*86) James Craggs, Jun, buried in Westminster Abbey, with an epitaph by Pope. [Craggs died on the 16th of February, 1721. His monument was executed by Guelphi, whom Lord Burlington invited into the kingdom. Walpole considered it graceful and simple, but that the artist was an indifferent sculptor. Dr. Johnson objects to Pope's inscription, that it is partly in Latin and partly in English. "If either language," he says, "be preferable to the other, let that only be used; for no reason can be given why part of the information should be given in one tongue, and part in another, on a tomb more than in any other place or any other occasion: such an epitaph resembles the conversation of a foreigner, who tells part of his meaning by words, and conveys part by signs."]

(87) I think it was the sixpenny tax on offices.

(88) Sarah Cadogan, afterwards Duchess of Richmond.

(89) Queen Anne's creation of twelve peers at once, to obtain a majority in the House of Lords, offered an ostensible plea for the restrictions.

(90) Sir Robert published a pamphlet against the bill, entitled, "The Thoughts of a Member of the Lower House, in relation to a project for restraining and limiting the powers of the Crown in the future creation of Peers." On the other side, Addison's pen was employed in defending the measure, in a paper called "The Old Whig," against Steele, who attacked it in a pamphlet entitled "The Plebeian."-E.

(91) The effect of Sir Robert's speech on the House," says Coxe, "exceeded the sanguine expectations: it fixed those who had before been wavering and irresolute, brought over many who had been tempted by the speciousness of the measure to favour introduction, and procured its rejection, by a triumphant majority of 269 against 177." Memoirs, Vol. i.-E.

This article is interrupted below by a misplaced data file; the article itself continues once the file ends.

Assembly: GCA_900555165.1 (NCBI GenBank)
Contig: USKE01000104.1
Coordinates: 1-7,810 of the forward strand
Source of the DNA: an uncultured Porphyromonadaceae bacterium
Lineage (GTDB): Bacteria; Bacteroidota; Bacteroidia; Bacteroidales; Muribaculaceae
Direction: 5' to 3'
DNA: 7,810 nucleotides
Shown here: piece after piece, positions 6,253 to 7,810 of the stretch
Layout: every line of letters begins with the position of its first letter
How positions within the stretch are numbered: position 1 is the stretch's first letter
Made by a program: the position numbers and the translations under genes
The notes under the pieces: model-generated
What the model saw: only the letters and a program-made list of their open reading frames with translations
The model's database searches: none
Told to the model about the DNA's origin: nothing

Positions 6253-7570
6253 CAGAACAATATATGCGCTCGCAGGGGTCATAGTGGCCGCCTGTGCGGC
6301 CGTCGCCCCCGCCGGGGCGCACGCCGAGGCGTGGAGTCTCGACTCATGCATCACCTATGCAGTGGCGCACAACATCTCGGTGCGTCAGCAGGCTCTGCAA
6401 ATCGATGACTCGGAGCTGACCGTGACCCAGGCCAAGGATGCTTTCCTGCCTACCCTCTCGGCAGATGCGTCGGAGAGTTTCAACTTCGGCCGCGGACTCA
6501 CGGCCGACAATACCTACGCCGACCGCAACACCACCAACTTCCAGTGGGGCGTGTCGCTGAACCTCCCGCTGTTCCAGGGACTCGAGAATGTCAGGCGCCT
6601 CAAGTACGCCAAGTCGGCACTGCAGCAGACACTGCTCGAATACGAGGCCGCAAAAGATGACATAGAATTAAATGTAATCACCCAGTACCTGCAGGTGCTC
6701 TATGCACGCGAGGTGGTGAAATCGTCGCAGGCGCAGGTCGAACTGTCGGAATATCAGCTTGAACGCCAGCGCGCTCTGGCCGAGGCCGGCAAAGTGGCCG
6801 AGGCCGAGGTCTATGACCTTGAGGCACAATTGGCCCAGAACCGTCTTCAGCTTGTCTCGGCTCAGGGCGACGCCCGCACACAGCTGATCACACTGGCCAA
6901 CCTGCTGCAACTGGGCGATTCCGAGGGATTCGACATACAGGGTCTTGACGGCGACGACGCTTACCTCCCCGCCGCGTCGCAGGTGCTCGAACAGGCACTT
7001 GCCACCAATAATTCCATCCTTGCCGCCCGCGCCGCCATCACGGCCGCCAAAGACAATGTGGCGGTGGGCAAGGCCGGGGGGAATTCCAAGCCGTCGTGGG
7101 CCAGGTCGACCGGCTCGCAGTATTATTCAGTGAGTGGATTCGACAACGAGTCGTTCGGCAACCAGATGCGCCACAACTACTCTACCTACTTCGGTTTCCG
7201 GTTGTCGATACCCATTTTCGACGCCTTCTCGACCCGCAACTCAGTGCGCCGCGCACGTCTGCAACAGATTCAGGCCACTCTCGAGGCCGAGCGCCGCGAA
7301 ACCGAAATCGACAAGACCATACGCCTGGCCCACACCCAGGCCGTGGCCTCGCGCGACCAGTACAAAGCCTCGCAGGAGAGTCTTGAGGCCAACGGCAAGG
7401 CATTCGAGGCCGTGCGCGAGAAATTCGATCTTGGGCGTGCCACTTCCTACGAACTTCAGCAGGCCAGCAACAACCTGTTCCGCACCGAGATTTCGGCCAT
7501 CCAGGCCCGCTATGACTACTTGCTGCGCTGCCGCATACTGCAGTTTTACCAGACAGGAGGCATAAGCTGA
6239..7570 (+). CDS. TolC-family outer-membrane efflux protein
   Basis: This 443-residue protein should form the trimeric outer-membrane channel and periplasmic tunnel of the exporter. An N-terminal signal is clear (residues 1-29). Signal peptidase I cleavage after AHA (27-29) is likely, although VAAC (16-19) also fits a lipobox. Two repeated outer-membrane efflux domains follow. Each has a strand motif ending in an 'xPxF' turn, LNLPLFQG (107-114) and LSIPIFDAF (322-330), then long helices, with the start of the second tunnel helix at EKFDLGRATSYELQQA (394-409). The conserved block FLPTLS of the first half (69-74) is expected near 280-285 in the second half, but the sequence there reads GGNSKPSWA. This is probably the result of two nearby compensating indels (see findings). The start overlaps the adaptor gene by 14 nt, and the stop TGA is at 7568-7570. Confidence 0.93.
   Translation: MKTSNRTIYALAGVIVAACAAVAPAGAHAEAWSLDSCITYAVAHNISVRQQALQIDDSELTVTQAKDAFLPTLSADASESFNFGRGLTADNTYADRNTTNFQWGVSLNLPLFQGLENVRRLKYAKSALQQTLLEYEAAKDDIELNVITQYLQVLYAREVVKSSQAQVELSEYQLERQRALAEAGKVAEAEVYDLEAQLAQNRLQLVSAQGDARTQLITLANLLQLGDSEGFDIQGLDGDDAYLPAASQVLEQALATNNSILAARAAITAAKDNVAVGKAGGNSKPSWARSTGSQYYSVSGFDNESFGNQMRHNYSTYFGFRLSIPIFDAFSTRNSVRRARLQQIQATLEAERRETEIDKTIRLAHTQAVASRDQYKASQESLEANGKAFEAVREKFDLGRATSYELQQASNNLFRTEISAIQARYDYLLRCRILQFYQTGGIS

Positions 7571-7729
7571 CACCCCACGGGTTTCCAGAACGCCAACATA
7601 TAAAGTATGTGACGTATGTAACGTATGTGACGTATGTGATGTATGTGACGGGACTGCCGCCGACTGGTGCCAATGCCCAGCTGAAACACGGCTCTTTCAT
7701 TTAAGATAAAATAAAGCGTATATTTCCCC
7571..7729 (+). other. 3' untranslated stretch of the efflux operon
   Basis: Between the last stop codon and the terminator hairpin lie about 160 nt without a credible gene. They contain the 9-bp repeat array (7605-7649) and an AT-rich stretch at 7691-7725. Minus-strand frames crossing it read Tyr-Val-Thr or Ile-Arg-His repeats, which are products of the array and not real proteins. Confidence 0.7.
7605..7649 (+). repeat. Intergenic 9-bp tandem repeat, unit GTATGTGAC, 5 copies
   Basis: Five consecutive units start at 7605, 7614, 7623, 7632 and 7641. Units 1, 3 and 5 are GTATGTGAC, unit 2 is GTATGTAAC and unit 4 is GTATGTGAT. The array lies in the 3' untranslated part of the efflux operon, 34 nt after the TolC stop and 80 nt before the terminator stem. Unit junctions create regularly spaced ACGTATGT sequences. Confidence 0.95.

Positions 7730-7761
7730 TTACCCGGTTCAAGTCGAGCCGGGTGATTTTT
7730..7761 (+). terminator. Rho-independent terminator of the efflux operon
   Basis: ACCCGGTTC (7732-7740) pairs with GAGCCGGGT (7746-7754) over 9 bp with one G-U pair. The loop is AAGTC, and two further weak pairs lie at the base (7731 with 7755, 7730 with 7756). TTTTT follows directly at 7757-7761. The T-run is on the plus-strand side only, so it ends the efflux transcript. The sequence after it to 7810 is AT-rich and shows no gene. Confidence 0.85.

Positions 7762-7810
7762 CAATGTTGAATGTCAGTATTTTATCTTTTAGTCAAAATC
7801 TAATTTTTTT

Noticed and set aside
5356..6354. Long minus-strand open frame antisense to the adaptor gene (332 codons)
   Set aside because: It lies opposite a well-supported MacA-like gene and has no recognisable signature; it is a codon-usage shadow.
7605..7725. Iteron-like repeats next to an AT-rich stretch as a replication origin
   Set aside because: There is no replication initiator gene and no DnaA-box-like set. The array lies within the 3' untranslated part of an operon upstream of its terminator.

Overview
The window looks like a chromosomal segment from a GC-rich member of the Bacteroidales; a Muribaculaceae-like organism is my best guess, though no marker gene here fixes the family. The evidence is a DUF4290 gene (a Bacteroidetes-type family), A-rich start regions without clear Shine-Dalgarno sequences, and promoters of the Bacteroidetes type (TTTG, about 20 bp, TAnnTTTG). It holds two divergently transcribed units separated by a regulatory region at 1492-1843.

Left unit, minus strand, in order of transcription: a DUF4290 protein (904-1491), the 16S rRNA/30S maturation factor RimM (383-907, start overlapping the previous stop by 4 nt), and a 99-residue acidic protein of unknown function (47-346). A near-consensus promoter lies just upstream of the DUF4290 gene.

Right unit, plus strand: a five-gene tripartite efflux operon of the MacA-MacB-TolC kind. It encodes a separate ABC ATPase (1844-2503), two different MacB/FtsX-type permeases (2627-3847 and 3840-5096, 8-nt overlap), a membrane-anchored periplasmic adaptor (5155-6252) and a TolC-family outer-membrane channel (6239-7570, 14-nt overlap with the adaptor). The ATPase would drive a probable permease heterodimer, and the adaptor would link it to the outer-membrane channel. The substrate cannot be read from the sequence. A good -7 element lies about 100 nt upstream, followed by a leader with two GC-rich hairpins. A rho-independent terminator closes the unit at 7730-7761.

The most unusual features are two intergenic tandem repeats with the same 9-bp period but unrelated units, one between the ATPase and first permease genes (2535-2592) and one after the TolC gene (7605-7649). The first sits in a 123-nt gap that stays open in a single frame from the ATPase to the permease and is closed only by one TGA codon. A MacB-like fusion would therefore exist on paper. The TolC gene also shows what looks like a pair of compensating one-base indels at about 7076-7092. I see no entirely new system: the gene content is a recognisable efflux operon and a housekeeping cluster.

(92) James, third Earl of Berkeley. knight of the garter, etc. In March 1718, he was appointed first lord of the admiralty, in which post he continued all the reign of George the First. He died at the castle of Aubigny in France in 1736.]

(93) William Stanhope, first Earl of Harrington of that family.

(94) Coxe states, that such was the indignation which the perusal of this paper excited, that, when Sir Robert espoused Charles Stanhope's interest, the King rejected the application with some expressions of resentment, and declared that no consideration should induce him to assign to him any place of trust or honour.- E.

(95) Thomas Holles Pelham, Duke of Newcastle, lord chamberlain, then secretary of state, and lastly, first lord of the treasury under George II.; the same King to whom he had been so obnoxious in the preceding reign. He was obliged by George III. to resign his post.

(96) "Notice was also formally given that no persons who paid their respects to the Prince and Princess of Wales would be received at court; and they were deprived of their guard, and of all other marks of distinction." Coxe, vol. i. p. 132.-E.



CHAPTER IV.

Bill of Pains and Penalties against Bishop Atterbury-Projected Assassination of Sir Robert Walpole-Revival of the Order of the Bath-Instance of George the First's good-humoured Presence of Mind.